One (or rather, three) from the heart of Coppola’s American Zoetrope dream...Hammett was intended by Francis Ford Coppola to be one of his American Zoetrope studio’s first movies, a calling card for the Zoetrope vision and the American debut of German director Wim Wenders. In the event, the film, an homage to novelist Dashiell Hammett boasting a rare lead from Coppola regular Frederic Forrest, did become synonymous with the studio. Just not the way Coppola had hoped. Slated by critics, ignored by the public, Hammett’s production became a familiar Zoetrope tale of spiralling costs, blown deadlines and creative battles. Coppola is rumoured to have reshot 70 per cent of Wenders’ movie himself.
Revisiting it today, however, as it receives a belated UK DVD debut alongside two more from Zoetrope’s slate – One From The Heart and The Escape Artist – Hammett stands as a perfect expression of the Zoetrope ethos. American Zoetrope had a bold remit. First, to offer a home for artists telling stories mainstream studios wouldn’t touch – a European visionary like Wenders made the perfect showpiece. Second, to embrace technological advances to create a new, cutting-edge filmmaking, a prophet of cinema’s coming digital revolution.
But Coppola aimed to blend the new with the best of the old. From the traditional studio system, he retained the idea of building a company buzzing in one creative hive. You see the factory in operation in these films as names and faces recur: Forrest joins Teri Garr and Raul Julia in One From The Heart; Garr and Julia co-star in The Escape Artist; Coppola’s production designer Dean Tavoularis oversees all three. Tavoularis is key. In reaction to Apocalypse Now’s location nightmares, Coppola’s Zoetrope films stress a retreat from the world and a return to studio sets: the fabricated dreamlands of Hammett’s 1920s San Francisco, the neon fantasy Vegas of One From The Heart.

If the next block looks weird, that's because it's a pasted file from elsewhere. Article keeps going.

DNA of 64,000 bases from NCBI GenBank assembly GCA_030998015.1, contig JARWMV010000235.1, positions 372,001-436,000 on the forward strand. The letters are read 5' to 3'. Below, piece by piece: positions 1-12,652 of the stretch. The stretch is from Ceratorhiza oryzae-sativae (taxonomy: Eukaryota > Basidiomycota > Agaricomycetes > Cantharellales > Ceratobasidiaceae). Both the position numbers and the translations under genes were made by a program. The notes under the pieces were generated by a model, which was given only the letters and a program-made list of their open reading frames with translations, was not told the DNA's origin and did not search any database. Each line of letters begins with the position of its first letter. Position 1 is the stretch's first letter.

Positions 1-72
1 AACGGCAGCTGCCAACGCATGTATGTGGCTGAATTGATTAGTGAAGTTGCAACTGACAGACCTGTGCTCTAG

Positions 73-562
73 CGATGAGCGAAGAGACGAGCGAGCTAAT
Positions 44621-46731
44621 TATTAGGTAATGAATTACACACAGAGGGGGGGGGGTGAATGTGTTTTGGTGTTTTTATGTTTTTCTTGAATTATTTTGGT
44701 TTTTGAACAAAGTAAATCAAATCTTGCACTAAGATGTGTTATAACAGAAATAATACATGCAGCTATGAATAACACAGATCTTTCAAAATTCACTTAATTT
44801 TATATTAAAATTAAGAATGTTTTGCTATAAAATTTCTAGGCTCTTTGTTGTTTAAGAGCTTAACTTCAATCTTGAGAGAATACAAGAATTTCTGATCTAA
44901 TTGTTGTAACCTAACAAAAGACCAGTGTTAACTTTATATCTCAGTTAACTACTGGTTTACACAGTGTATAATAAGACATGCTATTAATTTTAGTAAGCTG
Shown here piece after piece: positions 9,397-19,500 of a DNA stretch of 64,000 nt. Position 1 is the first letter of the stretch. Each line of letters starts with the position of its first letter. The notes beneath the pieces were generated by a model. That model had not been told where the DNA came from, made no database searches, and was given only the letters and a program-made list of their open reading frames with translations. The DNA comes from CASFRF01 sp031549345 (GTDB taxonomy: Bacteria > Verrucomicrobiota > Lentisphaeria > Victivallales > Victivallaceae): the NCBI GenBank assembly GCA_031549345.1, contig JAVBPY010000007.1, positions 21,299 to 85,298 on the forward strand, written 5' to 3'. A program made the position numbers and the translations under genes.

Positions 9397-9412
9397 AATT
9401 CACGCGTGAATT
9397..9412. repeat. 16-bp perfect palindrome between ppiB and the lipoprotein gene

Hammett was based on Joe Gores’ 1975 novel, a meta-fiction that blends Dashiell Hammett’s biography with elements of his stories. It was in trouble long before Wenders came aboard. Coppola originally hired Nicolas Roeg to direct, and by the time Wenders arrived, Hammett had languished in development for four years. As shooting began, there was still no finished screenplay. Filming dragged on while Wenders, badgered by Coppola, wrestled with writing. When rumours spread that Wenders was rewriting to focus on a new character coincidentally played by his then-wife, Ronee Blakley, Coppola pulled the plug.
It gives an idea of how bad things got that, during Hammett’s hiatus, Coppola had time to dismantle its set and shoot One From The Heart. Envisaged as a small, blue-collar love story, it ballooned to a budget of $27 million, leaving Coppola selling his property to save his studio. It took just $2.5 million on release. Today, it floats: a unique, mad, pop bubble. With songs by Tom Waits and Gene Kelly advising on dance numbers, it’s like a Raymond Carver story adapted in the style of Moulin Rouge.
Compared with these, The Escape Artist, directed by Zooey Deschanel’s father, Caleb, went like a dream. With a script from ET’s Melissa Mathison about a teenage boy’s determination to become a magician like his dead father, it was completed on schedule, but on release ran true to Zoetrope form. Critics sneered, audiences stayed away. When Wenders and Coppola finally reconvened to resurrect Hammett, it was with a new script, set and substantially altered cast. The film we’re left with is a charming mongrel. Beautifully played by Forrest, Hammett has just left the Pinkerton detective agency, afflicted by tuberculosis and alcoholism. He’s trying to hack it as a pulp writer, but the writing won’t come. When an old detective pal (Peter Boyle) shows up, he gets pulled into one last case and stumbles over the inspiration for his great books, The Maltese Falcon and The Thin Man.
Hammett bursts with ambition. Littered with noir nods and cameos (notably Elisha Cook Jr, of the 1941 Maltese Falcon), it’s in love with old movies, yet filled with new-cinema performers and ideas. By its 1982 release, Coppola had put his studio up for sale. The Zoetrope dream was over. But these films still dream.
EXTRAS: Only on One From The Heart: four docs, deleted and alternate scenes, press conference, demo, rehearsals, trailers.